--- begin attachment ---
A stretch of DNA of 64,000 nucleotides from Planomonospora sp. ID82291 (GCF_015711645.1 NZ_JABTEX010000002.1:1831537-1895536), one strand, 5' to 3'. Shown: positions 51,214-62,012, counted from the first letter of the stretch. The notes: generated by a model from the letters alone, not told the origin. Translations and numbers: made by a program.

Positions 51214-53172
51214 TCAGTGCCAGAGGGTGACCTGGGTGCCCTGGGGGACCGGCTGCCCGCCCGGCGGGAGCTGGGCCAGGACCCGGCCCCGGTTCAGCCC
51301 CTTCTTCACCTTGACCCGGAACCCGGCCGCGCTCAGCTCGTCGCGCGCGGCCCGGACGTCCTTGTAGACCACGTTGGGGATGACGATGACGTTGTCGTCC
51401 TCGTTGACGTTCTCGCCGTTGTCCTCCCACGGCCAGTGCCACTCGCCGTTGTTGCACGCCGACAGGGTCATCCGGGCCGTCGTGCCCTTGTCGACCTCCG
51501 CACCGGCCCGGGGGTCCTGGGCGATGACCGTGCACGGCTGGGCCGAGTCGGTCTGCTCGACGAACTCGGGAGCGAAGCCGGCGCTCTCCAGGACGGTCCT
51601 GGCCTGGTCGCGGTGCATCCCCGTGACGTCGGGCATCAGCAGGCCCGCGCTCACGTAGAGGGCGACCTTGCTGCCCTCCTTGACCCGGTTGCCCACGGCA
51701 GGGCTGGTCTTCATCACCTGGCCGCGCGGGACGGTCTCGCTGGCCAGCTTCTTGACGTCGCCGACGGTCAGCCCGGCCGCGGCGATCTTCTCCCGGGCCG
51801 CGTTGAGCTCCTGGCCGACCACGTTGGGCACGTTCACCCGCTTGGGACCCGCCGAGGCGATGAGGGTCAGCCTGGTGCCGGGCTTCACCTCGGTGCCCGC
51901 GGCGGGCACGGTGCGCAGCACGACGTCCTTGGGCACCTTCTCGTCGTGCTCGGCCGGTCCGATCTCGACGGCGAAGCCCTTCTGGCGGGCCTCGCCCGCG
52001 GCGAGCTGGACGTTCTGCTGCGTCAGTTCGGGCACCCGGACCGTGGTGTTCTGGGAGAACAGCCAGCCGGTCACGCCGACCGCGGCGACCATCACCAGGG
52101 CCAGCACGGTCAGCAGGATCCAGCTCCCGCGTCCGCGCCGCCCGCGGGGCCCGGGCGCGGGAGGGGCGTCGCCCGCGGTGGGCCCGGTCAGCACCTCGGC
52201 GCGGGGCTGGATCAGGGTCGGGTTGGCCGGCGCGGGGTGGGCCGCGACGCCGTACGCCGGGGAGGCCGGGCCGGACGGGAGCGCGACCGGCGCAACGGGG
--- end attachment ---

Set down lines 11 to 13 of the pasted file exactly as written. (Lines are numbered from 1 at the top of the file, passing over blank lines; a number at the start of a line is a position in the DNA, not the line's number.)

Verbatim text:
52001 GCGAGCTGGACGTTCTGCTGCGTCAGTTCGGGCACCCGGACCGTGGTGTTCTGGGAGAACAGCCAGCCGGTCACGCCGACCGCGGCGACCATCACCAGGG
52101 CCAGCACGGTCAGCAGGATCCAGCTCCCGCGTCCGCGCCGCCCGCGGGGCCCGGGCGCGGGAGGGGCGTCGCCCGCGGTGGGCCCGGTCAGCACCTCGGC
52201 GCGGGGCTGGATCAGGGTCGGGTTGGCCGGCGCGGGGTGGGCCGCGACGCCGTACGCCGGGGAGGCCGGGCCGGACGGGAGCGCGACCGGCGCAACGGGG